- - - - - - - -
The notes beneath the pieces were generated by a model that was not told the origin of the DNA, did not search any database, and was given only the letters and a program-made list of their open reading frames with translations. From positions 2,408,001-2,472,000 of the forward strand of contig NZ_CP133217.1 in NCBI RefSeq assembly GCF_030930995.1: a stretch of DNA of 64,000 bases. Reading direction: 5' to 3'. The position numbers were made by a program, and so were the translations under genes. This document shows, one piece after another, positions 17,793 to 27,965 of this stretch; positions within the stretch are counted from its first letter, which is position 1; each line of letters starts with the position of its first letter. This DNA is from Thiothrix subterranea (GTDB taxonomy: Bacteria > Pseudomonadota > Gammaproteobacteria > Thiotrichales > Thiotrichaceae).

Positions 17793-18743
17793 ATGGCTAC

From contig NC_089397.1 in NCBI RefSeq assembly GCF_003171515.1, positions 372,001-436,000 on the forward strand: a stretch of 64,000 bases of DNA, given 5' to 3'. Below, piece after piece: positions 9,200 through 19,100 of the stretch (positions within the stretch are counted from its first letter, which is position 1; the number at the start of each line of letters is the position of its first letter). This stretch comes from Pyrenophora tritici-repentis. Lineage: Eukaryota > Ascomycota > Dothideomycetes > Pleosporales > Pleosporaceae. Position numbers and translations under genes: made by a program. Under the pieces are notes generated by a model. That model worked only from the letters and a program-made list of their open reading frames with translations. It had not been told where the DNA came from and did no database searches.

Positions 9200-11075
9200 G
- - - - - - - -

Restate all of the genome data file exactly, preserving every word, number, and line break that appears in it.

The notes beneath the pieces were generated by a model that was not told the origin of the DNA, did not search any database, and was given only the letters and a program-made list of their open reading frames with translations. From positions 2,408,001-2,472,000 of the forward strand of contig NZ_CP133217.1 in NCBI RefSeq assembly GCF_030930995.1: a stretch of DNA of 64,000 bases. Reading direction: 5' to 3'. The position numbers were made by a program, and so were the translations under genes. This document shows, one piece after another, positions 17,793 to 27,965 of this stretch; positions within the stretch are counted from its first letter, which is position 1; each line of letters starts with the position of its first letter. This DNA is from Thiothrix subterranea (GTDB taxonomy: Bacteria > Pseudomonadota > Gammaproteobacteria > Thiotrichales > Thiotrichaceae).

Positions 17793-18743
17793 ATGGCTAC

From contig NC_089397.1 in NCBI RefSeq assembly GCF_003171515.1, positions 372,001-436,000 on the forward strand: a stretch of 64,000 bases of DNA, given 5' to 3'. Below, piece after piece: positions 9,200 through 19,100 of the stretch (positions within the stretch are counted from its first letter, which is position 1; the number at the start of each line of letters is the position of its first letter). This stretch comes from Pyrenophora tritici-repentis. Lineage: Eukaryota > Ascomycota > Dothideomycetes > Pleosporales > Pleosporaceae. Position numbers and translations under genes: made by a program. Under the pieces are notes generated by a model. That model worked only from the letters and a program-made list of their open reading frames with translations. It had not been told where the DNA came from and did no database searches.

Positions 9200-11075
9200 G